Comes now the curious case of Rep. Joe Wilson (R-SC) who, in a moment of passion, pique or politics yelled at the President during his speech to Congress this week, "You lie!"  I guess that needs the exclamation point.
     Presidents do lie, of course.  You can argue where Richard Nixon's "This president is not a crook" line falls in the true-false spectrum, but Bill Clinton's "I did not have sexual relations with that women" (Monica Lewinsky) was clearly in the flat-out lie category.  So they do lie sometimes, but we don't interrupt their speeches to tell them so.  That's rude--oafish, loutish behavior.  If Congress or some other group awards Mr. Wilson the "Oaf of the Year Award," I'd probably cheer.
     Or Mr. Wilson could resign from Congress, move to Britain and run for Parliament.  They yell insults at each other all the time.  Question Time, a Parliamentary institution, is where the abuse is often thickest.  An opposition MP asks the Prime Minister, or whoever's turn it is that day, a question. The answer will be immediately interrupted as opposition MPs yell things like "Sit down!"  One of the legendary putdowns--generations ago, but the story is still told--came when an MP named Palings (a paling, but the way is a fencepost) called Winston Churchill a "dirty dog."  Churchill:  "The honorable gentleman has called me a dirty dog.  I would remind him of what dogs do to palings," which of course is to pee on them.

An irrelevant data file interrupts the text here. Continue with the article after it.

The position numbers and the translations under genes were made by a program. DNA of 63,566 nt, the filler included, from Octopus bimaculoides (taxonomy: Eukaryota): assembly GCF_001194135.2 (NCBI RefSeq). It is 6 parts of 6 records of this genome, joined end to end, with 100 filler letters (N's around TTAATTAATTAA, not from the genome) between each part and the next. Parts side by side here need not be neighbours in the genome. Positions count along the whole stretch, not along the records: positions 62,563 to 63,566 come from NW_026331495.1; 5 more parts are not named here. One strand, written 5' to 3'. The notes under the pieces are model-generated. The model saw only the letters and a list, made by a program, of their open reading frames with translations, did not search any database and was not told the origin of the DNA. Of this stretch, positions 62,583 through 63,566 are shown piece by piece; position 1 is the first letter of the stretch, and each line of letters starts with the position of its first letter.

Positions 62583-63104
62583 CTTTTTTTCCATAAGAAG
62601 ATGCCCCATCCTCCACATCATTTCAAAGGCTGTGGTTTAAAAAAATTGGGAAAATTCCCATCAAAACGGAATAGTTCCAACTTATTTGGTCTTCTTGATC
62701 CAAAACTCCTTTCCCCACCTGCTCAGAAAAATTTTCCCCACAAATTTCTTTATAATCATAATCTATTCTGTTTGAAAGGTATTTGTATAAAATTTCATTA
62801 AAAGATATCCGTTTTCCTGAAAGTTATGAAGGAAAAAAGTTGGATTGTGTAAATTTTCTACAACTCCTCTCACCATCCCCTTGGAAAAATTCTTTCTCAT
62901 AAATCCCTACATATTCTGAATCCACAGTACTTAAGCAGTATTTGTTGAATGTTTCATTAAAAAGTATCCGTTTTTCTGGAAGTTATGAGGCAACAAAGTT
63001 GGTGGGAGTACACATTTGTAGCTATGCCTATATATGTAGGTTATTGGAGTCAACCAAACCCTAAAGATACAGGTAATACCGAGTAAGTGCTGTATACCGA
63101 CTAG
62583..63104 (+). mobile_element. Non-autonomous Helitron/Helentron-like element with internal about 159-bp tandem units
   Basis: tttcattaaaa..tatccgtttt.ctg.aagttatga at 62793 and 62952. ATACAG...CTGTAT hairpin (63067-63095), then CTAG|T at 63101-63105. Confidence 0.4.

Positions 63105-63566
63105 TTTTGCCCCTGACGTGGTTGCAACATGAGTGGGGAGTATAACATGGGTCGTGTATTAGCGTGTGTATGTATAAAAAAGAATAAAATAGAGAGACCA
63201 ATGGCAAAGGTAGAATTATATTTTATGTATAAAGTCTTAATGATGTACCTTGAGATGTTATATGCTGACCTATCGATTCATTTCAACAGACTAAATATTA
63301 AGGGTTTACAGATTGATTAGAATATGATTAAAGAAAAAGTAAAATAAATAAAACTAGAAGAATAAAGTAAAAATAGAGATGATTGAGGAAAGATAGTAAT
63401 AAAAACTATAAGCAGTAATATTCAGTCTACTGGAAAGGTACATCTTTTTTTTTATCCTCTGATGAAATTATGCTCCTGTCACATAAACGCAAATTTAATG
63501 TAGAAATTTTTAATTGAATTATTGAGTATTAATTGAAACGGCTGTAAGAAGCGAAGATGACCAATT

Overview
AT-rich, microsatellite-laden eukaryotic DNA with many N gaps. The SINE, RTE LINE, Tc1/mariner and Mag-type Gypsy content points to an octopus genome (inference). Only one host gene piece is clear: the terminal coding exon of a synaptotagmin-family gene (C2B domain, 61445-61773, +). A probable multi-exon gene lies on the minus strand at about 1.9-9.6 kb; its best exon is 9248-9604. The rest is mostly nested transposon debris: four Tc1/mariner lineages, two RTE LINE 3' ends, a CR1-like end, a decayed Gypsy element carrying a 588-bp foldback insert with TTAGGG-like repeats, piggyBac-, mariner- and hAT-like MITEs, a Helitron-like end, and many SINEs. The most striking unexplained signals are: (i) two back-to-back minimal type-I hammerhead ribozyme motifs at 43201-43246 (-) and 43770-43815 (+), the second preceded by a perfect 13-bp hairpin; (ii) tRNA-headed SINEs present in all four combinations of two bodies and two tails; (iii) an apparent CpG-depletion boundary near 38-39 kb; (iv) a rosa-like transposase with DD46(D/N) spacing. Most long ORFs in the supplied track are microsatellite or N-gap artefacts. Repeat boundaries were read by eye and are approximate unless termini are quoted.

I enjoyed the British system when I lived there.  They were good at hurling insults without ever actually hating each other.  I'm not sure we have that knack, but I expect we'll find out as we follow Rep. Wilson's career, assuming he still has one.  At any rate, he has a last name which does not immediately invite attack.